The draft habitat conservation plan and draft environmental impact statement are available for review at Public comments will be accepted through July 14, 2016. Comments may be submitted by one of the following methods:

Electronically: Go to the Federal eRulemaking Portal: In the Search box, enter Docket No. FWS-R3-ES-2015-0033. You may submit a comment by clicking on “Comment Now!” Please ensure that you have found the correct rulemaking before submitting your comment.
By hard copy: Submit by U.S. mail or hand-delivery to: Regional Director, Attn: Rick Amidon, U.S. Fish and Wildlife Service, Ecological Services, 5600 American Blvd. West, Suite 990, Bloomington, MN 55437–1458.

In your comment, please specify whether your comment addresses the draft multi-species HCP, the draft EIS, or both….

Industry plan to reduce deadly effects of blades may not be enough, some scientists say…

Much of this slaughter—the greatest threat to animals that are a vital link in our ecosystem—was supposed to end last year. In 2015, with great fanfare, the American Wind Energy Association (AWEA), a trade group, announced voluntary guidelines to halt turbines at low wind speeds, when bats are most active, which would save lives. Conservationists praised the move.
But some scientists say this promise falls short. The industry plan claims to reduce bat deaths by 30 percent, but holding the blades in check just a little longer could reduce deaths by up to 90 percent or more, a decade of research indicates, and would do so with little additional energy loss. A research review published in January of this year found that wind turbines are, by far, the largest cause of mass bat mortality around the world….
Bats eat insects, saving farmers billions of dollars in pest control each year, but they generally do not get much attention. No one was even looking for bats under turbines until 2003, according to wildlife biologist Ed Arnett, currently a senior scientist at the Theodore Roosevelt Conservation Partnership. But on routine checks for dead hawks and eagles under West Virginia turbines that summer, surveyors found an estimated 2,000 dead bats. The discovery prompted creation of the Bat and Wind Energy Cooperative – a consortium of federal agencies, the wind energy association and Bat Conservation International. The consortium hired Arnett in 2004 to conduct the first major studies of why turbines kill bats and to find solutions.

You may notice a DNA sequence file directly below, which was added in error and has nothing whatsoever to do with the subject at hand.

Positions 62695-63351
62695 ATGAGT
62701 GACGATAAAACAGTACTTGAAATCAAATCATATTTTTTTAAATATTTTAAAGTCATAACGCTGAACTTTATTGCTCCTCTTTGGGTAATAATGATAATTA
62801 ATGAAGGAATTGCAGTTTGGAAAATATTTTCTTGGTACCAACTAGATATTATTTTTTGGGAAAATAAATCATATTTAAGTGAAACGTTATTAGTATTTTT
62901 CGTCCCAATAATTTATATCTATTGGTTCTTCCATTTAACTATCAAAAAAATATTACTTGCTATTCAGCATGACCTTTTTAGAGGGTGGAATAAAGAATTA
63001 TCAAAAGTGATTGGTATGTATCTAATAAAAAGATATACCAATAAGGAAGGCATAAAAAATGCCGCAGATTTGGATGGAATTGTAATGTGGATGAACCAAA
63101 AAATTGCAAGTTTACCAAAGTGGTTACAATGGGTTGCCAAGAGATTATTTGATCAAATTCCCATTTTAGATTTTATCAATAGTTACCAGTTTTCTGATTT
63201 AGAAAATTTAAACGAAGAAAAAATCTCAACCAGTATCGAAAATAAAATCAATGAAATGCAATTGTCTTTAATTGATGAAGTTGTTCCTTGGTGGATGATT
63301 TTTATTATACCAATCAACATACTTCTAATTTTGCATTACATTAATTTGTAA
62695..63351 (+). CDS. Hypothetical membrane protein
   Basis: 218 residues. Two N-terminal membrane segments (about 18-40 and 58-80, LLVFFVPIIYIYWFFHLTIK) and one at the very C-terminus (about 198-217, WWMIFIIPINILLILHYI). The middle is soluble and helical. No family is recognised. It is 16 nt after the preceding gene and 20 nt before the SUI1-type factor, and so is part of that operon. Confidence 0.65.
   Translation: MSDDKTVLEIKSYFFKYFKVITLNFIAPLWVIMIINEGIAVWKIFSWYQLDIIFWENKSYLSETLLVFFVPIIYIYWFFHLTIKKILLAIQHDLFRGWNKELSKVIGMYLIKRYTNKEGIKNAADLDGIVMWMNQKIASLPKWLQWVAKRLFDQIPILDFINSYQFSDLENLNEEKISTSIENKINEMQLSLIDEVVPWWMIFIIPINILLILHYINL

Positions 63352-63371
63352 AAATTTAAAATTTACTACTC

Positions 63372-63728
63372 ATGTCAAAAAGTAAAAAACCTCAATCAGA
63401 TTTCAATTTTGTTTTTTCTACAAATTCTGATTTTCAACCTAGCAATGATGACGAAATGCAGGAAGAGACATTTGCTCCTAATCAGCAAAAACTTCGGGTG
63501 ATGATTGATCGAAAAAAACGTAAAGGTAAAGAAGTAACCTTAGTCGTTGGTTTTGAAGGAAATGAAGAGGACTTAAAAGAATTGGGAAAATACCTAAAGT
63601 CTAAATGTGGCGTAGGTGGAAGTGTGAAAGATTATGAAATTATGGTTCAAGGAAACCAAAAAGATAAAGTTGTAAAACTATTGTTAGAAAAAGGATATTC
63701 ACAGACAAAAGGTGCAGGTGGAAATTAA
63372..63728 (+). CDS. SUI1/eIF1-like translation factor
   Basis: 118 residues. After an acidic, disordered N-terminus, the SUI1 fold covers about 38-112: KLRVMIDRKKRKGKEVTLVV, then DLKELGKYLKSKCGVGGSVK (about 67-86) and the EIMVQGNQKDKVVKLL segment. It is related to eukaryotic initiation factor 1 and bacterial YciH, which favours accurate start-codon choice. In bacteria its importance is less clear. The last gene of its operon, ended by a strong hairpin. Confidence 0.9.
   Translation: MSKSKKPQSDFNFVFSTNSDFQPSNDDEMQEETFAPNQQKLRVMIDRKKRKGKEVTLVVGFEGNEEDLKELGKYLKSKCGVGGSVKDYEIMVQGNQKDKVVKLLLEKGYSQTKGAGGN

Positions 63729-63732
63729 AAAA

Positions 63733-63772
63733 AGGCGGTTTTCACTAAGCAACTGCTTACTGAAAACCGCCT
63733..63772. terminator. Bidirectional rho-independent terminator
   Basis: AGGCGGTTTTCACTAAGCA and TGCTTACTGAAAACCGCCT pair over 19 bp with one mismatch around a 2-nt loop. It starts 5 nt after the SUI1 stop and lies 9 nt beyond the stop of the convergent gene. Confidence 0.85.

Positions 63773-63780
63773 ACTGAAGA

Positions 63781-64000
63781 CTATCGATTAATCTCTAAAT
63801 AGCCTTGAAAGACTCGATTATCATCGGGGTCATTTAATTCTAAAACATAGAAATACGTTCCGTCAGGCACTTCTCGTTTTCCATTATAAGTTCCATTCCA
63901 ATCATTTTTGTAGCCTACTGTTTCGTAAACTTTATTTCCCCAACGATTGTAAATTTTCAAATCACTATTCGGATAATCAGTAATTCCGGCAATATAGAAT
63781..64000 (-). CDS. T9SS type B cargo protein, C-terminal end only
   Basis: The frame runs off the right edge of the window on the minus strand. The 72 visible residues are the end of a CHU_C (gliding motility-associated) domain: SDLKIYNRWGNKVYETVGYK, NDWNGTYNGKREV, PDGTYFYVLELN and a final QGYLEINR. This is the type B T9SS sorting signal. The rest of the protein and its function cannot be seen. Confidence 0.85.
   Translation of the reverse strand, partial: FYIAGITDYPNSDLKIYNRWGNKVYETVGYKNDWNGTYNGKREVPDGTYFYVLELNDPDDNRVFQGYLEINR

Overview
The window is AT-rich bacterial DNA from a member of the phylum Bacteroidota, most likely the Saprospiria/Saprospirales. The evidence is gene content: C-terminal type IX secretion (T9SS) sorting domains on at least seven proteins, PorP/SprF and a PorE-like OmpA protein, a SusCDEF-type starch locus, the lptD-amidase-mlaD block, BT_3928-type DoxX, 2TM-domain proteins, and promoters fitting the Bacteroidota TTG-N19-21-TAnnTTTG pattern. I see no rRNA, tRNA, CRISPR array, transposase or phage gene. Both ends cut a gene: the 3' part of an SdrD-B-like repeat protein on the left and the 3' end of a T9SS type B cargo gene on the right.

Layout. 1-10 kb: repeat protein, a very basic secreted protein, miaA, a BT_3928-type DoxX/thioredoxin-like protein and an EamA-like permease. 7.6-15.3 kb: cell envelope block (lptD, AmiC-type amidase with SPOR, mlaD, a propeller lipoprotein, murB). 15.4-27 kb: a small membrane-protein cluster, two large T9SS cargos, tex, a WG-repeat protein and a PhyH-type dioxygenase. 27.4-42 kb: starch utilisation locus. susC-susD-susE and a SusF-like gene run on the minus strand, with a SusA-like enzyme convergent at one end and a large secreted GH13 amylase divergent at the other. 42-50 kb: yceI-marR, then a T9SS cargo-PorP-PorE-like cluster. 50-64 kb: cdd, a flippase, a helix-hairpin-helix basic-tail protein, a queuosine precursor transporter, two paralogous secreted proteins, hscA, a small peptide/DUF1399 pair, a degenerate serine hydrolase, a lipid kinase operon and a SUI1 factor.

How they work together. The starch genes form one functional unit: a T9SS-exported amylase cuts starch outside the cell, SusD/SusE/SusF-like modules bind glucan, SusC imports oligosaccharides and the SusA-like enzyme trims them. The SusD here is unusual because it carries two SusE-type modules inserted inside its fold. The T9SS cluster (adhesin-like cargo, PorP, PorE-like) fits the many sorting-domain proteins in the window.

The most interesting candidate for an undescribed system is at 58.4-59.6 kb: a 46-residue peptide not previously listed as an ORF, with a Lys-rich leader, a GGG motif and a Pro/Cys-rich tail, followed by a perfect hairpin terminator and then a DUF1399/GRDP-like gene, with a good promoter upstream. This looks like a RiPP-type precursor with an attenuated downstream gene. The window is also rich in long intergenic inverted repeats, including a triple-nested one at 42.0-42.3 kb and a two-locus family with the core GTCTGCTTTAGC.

In what is now considered a classic study at the Casselman Wind Project in Somerset County, Pa., in 2008 and 2009 Arnett “feathered” the blades in the evening hours of bats’ critical fall migration period. Feathering involves turning the blades parallel to the wind so the turbines do not rotate. Arnett feathered blades at wind speeds of five to 6.5 meters per second, slightly above the cut-in speed – the speed at which the turbines connect with the power grid—now typical in the industry, which is 3.5 to four meters per second. Delaying the cut-in speed reduced bat deaths by 44 to 93 percent, depending on the night studied and conditions. And delaying turbine starts until slightly higher wind speeds during this two-month migration period, Arnett estimated, would only reduce annual wind energy production, by less than 1 percent. A flurry of research by other scientists followed, showing feathered blades and higher cut-in speed saved more bat lives than other proposed solutions.